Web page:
In the railway sector, around 111 upcoming tunnels have been tracked with a total length of 74.96 km. Meghalaya has the maximum upcoming tunnel length in the sector with 39.06 km. It is followed by Maharashtra, with an upcoming length of 19.9 km.
Some of the key upcoming projects in the railway sector involving excavation of tunnels are the Bilaspur-Mandi-Lehnew line project in Jammu & Kashmir, the Byrnihat-Shillong new line project in Meghalaya, the Kanhangad-Kaniyurnew rail line project in Kerala and the Roha-Dighi port-rail connectivity project in Maharashtra.
The selection of the tunnel excavation method in the railway sector depends on factors such as geological conditions, the cross-sectional area and the shape of the tunnel, the length of the tunnel, vibration restrictions and allowable ground settlements. While DBM has been the dominant method of tunnel excavation in the railway sector in India, mechanised tunnelling methods such NATM and TBM have also gained traction recently. In terms of length, around 42.25 per cent of completed, ongoing and planned railway tunnels have adopted the NATM. With a large pipeline of railway projects planned for implementation, NATM is expected to pick up pace going forward.
Metro rail tunnels
In the metro rail segment, around 96 upcoming projects have been tracked with an underground length of 154.59 km, along with about 72 underground stations. Maharashtra has the highest number of upcoming metro rail tunnel projects in the country at 22, while Delhi has the highest upcoming underground length in the metro rail sector at 49.65 km.
Some of the key upcoming projects for the excavation of tunnels in the metro rail sector are the Delhi-Gurugram-SNB regional rapid transit corridor Phase I in Delhi and Rajasthan, the Bengaluru metro rail project Phase III in Karnataka, the Guwahati metro rail project Phase I in Assam, the Mumbai metro rail project in Maharashtra and the Lucknow metro rail project in Uttar Pradesh.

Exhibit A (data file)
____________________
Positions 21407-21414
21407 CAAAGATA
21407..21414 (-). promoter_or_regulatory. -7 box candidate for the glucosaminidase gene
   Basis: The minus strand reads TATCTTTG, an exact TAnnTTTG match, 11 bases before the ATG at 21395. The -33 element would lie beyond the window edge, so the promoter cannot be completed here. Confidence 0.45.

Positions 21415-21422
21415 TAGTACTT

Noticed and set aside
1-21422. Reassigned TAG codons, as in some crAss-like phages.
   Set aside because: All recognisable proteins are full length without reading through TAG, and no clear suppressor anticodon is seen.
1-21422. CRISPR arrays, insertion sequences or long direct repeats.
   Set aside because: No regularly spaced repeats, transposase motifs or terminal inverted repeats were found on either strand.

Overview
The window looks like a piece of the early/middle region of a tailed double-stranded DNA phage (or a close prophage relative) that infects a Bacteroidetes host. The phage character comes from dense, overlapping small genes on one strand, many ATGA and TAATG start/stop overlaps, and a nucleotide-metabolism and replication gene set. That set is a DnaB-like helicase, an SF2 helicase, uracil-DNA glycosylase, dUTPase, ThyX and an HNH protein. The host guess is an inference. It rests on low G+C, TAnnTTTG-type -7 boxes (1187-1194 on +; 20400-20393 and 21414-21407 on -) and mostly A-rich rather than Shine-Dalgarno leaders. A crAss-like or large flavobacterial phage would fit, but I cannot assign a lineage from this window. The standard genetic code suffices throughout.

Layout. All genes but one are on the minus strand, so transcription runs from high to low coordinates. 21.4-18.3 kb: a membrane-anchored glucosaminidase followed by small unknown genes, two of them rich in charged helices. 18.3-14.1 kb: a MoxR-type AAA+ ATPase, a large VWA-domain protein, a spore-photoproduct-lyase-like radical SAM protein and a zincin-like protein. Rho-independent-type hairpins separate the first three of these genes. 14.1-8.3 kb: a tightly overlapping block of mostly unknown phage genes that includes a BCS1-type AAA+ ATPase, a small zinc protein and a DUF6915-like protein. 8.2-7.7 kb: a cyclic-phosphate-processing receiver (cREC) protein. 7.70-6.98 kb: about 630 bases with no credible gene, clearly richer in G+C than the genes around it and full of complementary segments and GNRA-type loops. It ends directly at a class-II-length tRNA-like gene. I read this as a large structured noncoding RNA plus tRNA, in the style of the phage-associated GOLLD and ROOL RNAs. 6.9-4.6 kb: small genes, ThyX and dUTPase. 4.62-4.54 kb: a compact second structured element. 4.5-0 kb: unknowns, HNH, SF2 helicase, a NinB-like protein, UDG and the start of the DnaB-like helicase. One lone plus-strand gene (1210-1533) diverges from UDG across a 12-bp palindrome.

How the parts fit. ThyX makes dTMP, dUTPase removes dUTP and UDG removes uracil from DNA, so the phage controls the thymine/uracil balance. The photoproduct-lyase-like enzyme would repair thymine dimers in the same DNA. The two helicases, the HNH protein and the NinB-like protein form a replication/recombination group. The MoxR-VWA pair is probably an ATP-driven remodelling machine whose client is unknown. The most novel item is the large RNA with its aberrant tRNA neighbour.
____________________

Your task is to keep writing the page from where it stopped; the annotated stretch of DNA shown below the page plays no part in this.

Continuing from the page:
Metro rail tunnelling is a recent phenomenon that started with the development of public mass transport systems in dense cities. Around 10 per cent of the upcoming length of metro rail projects is underground. The metro rail sector has extensively deployed TBMs in the past few years to undertake tunnelling works. Currently, tunnels spanning a length of at least 126 km in the sector are under construction and are using the TBM technology to a certain extent. Most of the upcoming metro rail projects will deploy TBMs, thereby creating opportunities for TBM manufacturers.
Irrigation, water supply and sewerage tunnels
In the irrigation, water supply and sewerage sectors, a total of 49 upcoming tunnels with a length of 990.97 km have been tracked. Maharashtra has the maximum upcoming tunnel length in the sector at 765.56 km. Some of the key upcoming projects in the sector are the Gargai-Modak Sagar tunnel in Maharashtra, a new tunnel under the Kaleshwaram irrigation project in Telangana, and the Par-Tapi-Narmada link project in Maharashtra.
In the irrigation, water supply and sewerage sectors, both mechanised methods such as the TBM method and conventional methods such as DBM are being used for the excavation of tunnels. Of the total number of tunnel projects being constructed/completed using TBM, over 66.67 per cent and 16.67 per cent have used the double-shielded TBM and earth pressure balance TBM respectively, in the irrigation sector. Going forward, these technically sophisticated TBMs, double-shielded TBMs, are expected to dominate the irrigation tunnelling segment.
The road ahead
The scope of tunnel construction in the country has widened with the increased focus on infrastructure development. Metro rail tunnels and hydropower tunnels will continue to be the biggest demand drivers of modern tunnelling equipment and technologies.
Going forward, Indian and foreign joint ventures are expected to bid for the excavation of tunnels and more players are expected to enter the market.